January 31, 2019 - The Maritimes-Guatemala Breaking the Silence Network joins international organizations in expressing solidarity with Guatemalan communities in peaceful resistance to Kappes, Cassiday & Associates’ (KCA) Progreso VII Derivada gold project as the company brings a US$300 million arbitration claim against Guatemala to the World Bank´s International Centre for Settlement of Investment Disputes (ICSID) over alleged violations of the Central America-Dominican Republic Free Trade Agreement (CAFTA-DR).
Since 2011, the communities of San José del Golfo and San Pedro Ayampuc have denounced the potential environmental and health impacts of the mine, as well as the violent imposition of the project against their will. For years they have maintained the peaceful encampment, known as ‘La Puya’, and have resisted repeated eviction attempts, suffering repression by state and private security forces. Despite an ongoing campaign of criminalization and defamation, and a renewed military presence in the region, the around-the-clock resistance camp continues today.
In 2016, Guatemala’s Supreme Court suspended KCA’s operations over failure to consult with Indigenous people in the area, which the Ministry of Energy and Mines and the company have appealed to the Constitutional Court. Instead of respecting Guatemala´s democratic and judicial processes, KCA has filed this claim, which in effect pressures the government to restart the mine, or otherwise pay the company hundreds of millions of dollars in lost potential profits.
CAFTA-DR, like thousands of other international investment agreements, give transnational companies binding recourse to a perverse international arbitration system known as Investor State Dispute Settlement (ISDS). ISDS claims are heard in tribunals such as ICSID and have been widely condemned for privileging corporate interests at the expense of local communities and the environment, while bypassing national courts and undermining the decisions of sovereign nations. Tribunals like ICSID are not courts of law, but rather secretive panels of highly-paid corporate lawyers whose decisions have no obligation to respect precedent of any sort.
KCA is one of a growing number of transnational mining companies that have been launching malicious arbitration against countries, especially in the Global South, in order to extract large returns on investments where they have failed to obtain community consent or the needed permits to operate. In KCA’s case, owner Daniel Kappes and the company’s legal representatives in Guatemala are currently under criminal investigation in Guatemala for illegally operating the mine, ignoring the initial court order suspending operations for lack of consultation. In their December 19, 2018 press release, the Peaceful Resistance of La Puya also clarifies that the company never obtained a valid construction license.
We join in solidarity with the residents of San Pedro Ayampuc and San José del Golfo who are deeply concerned about the grave threat the mine poses to water supplies, ecosystems and the quality of life in the area. In particular, we echo their condemnation of the failure of KCA and the state to credibly evaluate the impact that the gold project would have on water supplies in a region with high levels of naturally-occurring arsenic.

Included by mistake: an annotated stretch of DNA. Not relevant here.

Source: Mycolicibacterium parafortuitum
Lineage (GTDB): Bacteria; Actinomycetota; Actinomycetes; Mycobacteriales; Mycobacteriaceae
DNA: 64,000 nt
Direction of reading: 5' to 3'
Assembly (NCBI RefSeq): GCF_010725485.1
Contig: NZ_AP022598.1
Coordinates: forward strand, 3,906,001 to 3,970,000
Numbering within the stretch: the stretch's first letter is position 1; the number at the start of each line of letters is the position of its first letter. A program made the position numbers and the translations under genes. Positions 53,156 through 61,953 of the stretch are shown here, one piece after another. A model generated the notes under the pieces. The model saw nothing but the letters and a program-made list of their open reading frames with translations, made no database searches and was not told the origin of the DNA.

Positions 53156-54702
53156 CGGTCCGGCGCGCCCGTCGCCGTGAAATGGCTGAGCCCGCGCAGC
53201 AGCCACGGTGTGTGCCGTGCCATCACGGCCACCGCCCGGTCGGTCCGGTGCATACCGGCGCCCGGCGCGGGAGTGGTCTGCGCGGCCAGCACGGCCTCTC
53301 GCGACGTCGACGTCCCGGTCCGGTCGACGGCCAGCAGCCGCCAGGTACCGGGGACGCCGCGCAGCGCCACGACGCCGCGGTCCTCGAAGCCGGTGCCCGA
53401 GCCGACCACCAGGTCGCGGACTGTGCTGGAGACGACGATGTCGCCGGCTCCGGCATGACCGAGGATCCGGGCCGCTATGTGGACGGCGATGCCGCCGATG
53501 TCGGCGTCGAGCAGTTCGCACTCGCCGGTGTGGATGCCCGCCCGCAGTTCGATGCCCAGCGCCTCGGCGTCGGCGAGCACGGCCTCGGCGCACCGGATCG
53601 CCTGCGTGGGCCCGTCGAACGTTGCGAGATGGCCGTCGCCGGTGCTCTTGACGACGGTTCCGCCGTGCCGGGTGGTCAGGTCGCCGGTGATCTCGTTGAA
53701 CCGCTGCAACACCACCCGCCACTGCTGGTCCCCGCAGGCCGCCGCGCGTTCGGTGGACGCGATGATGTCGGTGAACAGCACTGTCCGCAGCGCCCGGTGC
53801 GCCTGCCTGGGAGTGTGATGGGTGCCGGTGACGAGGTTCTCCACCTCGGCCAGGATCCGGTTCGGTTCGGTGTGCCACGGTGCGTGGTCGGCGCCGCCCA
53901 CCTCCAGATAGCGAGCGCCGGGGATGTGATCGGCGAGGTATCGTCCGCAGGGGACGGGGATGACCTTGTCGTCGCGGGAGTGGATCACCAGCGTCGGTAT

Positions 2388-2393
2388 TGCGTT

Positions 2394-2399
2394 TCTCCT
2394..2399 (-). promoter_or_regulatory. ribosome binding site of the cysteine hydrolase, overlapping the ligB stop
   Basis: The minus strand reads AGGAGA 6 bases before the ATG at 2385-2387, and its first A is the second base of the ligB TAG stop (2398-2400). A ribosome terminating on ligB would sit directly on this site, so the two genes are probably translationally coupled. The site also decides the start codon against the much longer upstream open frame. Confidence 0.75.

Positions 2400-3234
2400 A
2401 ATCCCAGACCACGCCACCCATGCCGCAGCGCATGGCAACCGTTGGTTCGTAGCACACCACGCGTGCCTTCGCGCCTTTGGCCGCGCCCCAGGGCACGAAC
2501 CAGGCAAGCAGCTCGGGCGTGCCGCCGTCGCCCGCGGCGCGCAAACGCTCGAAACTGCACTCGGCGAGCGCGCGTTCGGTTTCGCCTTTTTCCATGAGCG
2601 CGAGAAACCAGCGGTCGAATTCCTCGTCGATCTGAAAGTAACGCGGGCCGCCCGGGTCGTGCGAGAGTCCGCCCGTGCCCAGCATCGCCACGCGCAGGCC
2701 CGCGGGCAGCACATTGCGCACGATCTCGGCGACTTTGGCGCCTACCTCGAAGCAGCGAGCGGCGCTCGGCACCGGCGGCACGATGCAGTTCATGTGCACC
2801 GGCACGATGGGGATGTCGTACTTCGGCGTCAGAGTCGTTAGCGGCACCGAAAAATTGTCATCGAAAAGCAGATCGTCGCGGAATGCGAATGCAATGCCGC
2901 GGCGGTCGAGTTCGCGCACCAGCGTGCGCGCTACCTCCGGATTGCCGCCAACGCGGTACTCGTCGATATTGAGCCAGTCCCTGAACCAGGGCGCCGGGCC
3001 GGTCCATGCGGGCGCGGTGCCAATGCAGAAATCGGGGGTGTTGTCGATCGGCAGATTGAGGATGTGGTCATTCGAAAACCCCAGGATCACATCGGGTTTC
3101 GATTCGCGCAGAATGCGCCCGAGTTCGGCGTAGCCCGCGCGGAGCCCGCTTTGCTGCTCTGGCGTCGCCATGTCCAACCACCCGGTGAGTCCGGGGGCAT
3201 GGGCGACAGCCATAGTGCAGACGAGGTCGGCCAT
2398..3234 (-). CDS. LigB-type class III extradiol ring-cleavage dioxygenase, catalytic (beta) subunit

We further express our dismay at how this suit represents a further attack on Guatemala’s judicial system. The Constitutional Court is already under pressure as a result of President Morales’ decision to defy the Court’s ruling and expel the UN-backed anti-corruption and anti-impunity body, CICIG. In related remarks, President Morales also chastised the Constitutional Court for suspending mining and hydroelectric projects, as it has done in the case of KCA and others for violations of Indigenous rights, calling it an “abuse of their role.” We call on KCA and the Guatemalan government to refrain from intimidating the Constitutional Court justices and that the cases currently before them be allowed to play out and that rulings be made based on the law.
Undoubtedly, this corporate assault comes at a delicate moment in Guatemala and has the potential to further erode democratic institutions and the rule of law. On January 28, the Peaceful Resistance of la Puya held a press conference to denounce the presence of military personnel in San José del Golfo and called on national authorities to confirm that their presence is not intended to intimidate or provoke communities in resistance considering the context of the international arbitration claim. The press release states that neither local authorities or local police have information explaining why the military has been deployed to the region since January 11, one month after KCA filed its claim. We echo their calls for an immediate explanation for the military presence in the region, and join them in urging the Guatemalan State to respect national and international human rights standards.
We also support the call from the Peaceful Resistance of La Puya that CAFTA-DR be declared detrimental to the wellbeing of Guatemalan people and contrary to the Guatemalan Political Constitution, further considering that Guatemala has already had to pay $32.4 million dollars to two US companies (RDV and TECO) and is currently subject to other arbitration claims for hundreds of millions of dollars.
Alianza Centroamericana Frente a la Minería (ACAFREMIN)
Center for International Environmental Law (CIEL)
Guatemala Human Rights Commission (GHRC-USA)
Institute for Policy Studies – Global Economy Project
International Allies against Mining in El Salvador
Maritimes-Guatemala Breaking the Silence Network
Mining Injustice Solidarity Network (MISN)
Network in Solidarity with the People of Guatemala (NISGUA)
Progressive Leadership Alliance of Nevada (PLAN)